—  The PCT has developed a service specification to try and incorporate quality elements into the new services commissioned, rather than solely activity and price based, and this is reviewed after each procurement exercise. The PCT is also developing KPIs and a balanced scorecard for NHS dental service providers. The PCT has faced a challenge with information available from the DPD and FP17s to effectively monitor prescribing profiles, value for money and quality standards.

    —  Many local practitioners still believe the new contract to be activity driven, hence we are working with the LDC to develop KPIs and a balanced scorecard (such a system has been developed for primary medical service providers).

    —  PALs and the PCT complaints department receive a number of complaints about the treatment charges, which are followed up with the dental practice. Patients like the simplicity of the new charge bands but are still confused about what is available on the NHS.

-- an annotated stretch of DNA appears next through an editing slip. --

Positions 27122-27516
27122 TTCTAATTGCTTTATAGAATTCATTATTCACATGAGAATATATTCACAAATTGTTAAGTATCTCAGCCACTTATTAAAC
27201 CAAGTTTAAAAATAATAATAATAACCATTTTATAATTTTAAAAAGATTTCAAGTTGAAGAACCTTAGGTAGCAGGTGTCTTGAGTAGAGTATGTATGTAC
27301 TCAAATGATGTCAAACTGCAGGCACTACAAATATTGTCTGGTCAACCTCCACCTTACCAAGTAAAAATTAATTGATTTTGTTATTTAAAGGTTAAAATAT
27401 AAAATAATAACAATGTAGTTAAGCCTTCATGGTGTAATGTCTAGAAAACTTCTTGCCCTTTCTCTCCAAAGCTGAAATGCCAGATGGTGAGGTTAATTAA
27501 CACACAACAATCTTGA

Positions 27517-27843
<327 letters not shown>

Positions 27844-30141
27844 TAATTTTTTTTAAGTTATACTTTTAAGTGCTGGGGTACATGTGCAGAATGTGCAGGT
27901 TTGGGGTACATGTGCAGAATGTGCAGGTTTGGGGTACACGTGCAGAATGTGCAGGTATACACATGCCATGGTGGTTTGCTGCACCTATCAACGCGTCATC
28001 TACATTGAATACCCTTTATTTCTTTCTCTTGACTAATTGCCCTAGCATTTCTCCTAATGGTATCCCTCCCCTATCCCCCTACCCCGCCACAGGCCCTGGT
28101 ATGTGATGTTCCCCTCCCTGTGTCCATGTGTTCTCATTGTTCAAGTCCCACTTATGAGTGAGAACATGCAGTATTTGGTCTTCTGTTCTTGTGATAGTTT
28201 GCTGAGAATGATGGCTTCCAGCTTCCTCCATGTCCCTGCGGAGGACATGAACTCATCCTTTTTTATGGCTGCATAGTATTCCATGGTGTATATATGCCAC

—  However, patients are reluctant to complain or pursue complaints because they are concerned that their practitioner will not continue to see them. Patient perception still exists that it is difficult to access an NHS dentist.

9.  Dentists' workload and incomes

10.  The retention and recruitment of NHS dental practitioners—under review

    —  Some local dentists have decided to leave the NHS since April 2006 and the reason given is the workload associated with the new contract (ie the UDA rate in Lincolnshire is low when compared to other PCTs in the SHA area). Their view is that their clinical behaviour has not changed since the implementation of the new contract and they continue to undertake complex treatments under Band 2 rather than focus purely on UDAs. Their view is that the contract is activity driven and just a different treadmill. Such a case was reported in the local press last week.